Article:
We’ve seen many small-mid sized business owners struggle with marketing, and even a few large corporations. Why? Because marketing is deceptively easy to understand on the surface.
Marketing is easy, right?
There is a plethora of information made available by the media. Everyone has an opinion or prediction about digital marketing and where it’s heading.
So pro-active and eager owners read a few articles touting great marketing stats and the benefits of various marketing options. They’re all jazzed about growing the business. They’re on Facebook and Twitter, I mean, how hard can this be? They try a few things out, and come to 3 conclusions:
Revelation #1: This marketing stuff is more complicated once you actually start doing it.
Reading one article on how to advertising on Facebook is great. Reading another article on the effectiveness of call campaigns is awesome. You get a pretty good idea of how marketing can work for you…but then you realize there’s more. There are articles about LinkedIn Showcase pages, and classic mail packages, and Search Engine Optimization (SEO), video marketing, written blogs, why you need to be on Instagram, how big data will transform your business, and let’s not get started with CRM.
The big picture starts to become clear – there are many different ways to advertise, but which ways are the right ones for your business?
Revelation #2: This marketing stuff is time-consuming.
So after taking all that time to read and research about what kind of marketing you want to do, you now have to figure out how to do it. You need to buy software…hmmm…lots of choices. You need to pick topics and write content for various platforms. You need to write a script for your video and find a videographer…and get it up on your site. And you need to post how many times per day to Twitter and Facebook? You may have even ventured onto Google Analytics to see how your website is doing. You can see your traffic statistics, views, form completions – which is great, but how do you use this information now to improve visits and conversions?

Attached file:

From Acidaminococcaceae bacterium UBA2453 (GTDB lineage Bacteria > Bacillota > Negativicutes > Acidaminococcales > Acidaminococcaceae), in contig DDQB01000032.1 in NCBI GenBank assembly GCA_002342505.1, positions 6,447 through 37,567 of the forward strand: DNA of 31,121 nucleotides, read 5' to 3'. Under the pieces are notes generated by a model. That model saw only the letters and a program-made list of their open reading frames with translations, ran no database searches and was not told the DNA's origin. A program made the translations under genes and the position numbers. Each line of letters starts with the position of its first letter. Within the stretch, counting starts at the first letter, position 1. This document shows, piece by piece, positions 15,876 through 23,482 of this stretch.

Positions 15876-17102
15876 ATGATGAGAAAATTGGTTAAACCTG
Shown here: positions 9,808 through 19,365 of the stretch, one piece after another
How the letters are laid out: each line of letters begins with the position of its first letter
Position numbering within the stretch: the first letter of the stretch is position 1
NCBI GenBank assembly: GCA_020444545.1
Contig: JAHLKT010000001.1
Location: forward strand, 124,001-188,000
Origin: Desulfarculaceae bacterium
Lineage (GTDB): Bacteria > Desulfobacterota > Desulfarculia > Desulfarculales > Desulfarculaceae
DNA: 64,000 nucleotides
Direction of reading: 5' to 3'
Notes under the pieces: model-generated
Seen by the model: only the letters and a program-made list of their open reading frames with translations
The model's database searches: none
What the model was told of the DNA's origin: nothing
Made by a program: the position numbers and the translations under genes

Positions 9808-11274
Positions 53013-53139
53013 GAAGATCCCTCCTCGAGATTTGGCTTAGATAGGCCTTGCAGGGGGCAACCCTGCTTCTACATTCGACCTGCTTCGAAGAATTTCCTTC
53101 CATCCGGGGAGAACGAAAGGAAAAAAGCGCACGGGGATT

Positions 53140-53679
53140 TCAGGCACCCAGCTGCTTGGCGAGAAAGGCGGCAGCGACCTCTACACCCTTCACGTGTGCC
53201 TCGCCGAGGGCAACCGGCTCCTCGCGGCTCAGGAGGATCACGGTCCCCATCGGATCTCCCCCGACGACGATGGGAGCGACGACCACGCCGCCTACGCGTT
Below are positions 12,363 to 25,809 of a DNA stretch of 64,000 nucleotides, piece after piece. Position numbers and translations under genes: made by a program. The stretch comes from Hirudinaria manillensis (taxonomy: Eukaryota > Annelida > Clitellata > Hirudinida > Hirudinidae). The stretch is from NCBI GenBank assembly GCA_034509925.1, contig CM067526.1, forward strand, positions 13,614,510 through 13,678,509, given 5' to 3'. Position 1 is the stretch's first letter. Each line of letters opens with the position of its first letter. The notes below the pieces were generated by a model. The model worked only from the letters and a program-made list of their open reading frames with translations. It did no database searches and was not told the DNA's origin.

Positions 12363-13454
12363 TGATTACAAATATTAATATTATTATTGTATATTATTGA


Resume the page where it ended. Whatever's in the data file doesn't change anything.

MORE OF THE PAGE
Soon you find that you’re spending hours trying to get your marketing going. While this marketing stuff is kind of interesting, you would much rather be out there selling, overseeing operations and running your business.
Revelation #3: Wouldn’t be great if someone else did this marketing stuff for me?
This is where the right marketing partner can come to the rescue. Your marketing partner can do it all…but hopefully not all at once. Be careful. This revelation sometimes leads to yet another problem – hiring too many marketing partners. Often owners will have a “web guy”, “social media gal”, someone who does video, another person for press. These vendors are all running off to get what they deem are the right results, but there is no overarching strategy to make sure they’re all heading in the same direction, their efforts layer for exponential effect, all results are put together in a comprehensive fashion to measure the effect. The ideal partner will get to know your business and put together a flexible plan to help you reach your business goals. Here are some things to look out for:
- Your partner should build a marketing plan that outlines the most impactful channels that best match your business needs, target audience, budget and revenue goals.
- While you can have multiple marketing partners, one should be in charge of the overall strategy and how they will all work together.
- There should be schedule outlining when each option will be in the market. Marketing does take an investment, but not necessarily in everything – at once – right off the bat. The goal should be to implement powerful communication strategies successfully with your target audience – prospects, customers and even internal clients that move them to action.
- A before and after snapshot of results. Your marketing partner should measure where your performance is at before a campaign, and where your numbers are at after a campaign. These reports should ideally contain more than marketing statistics – clicks, views, and visits. Those are nice, but you should really care about prospects, pitches, conversions, ROI and retention. If you didn’t measure the effort, it might have well had never happened.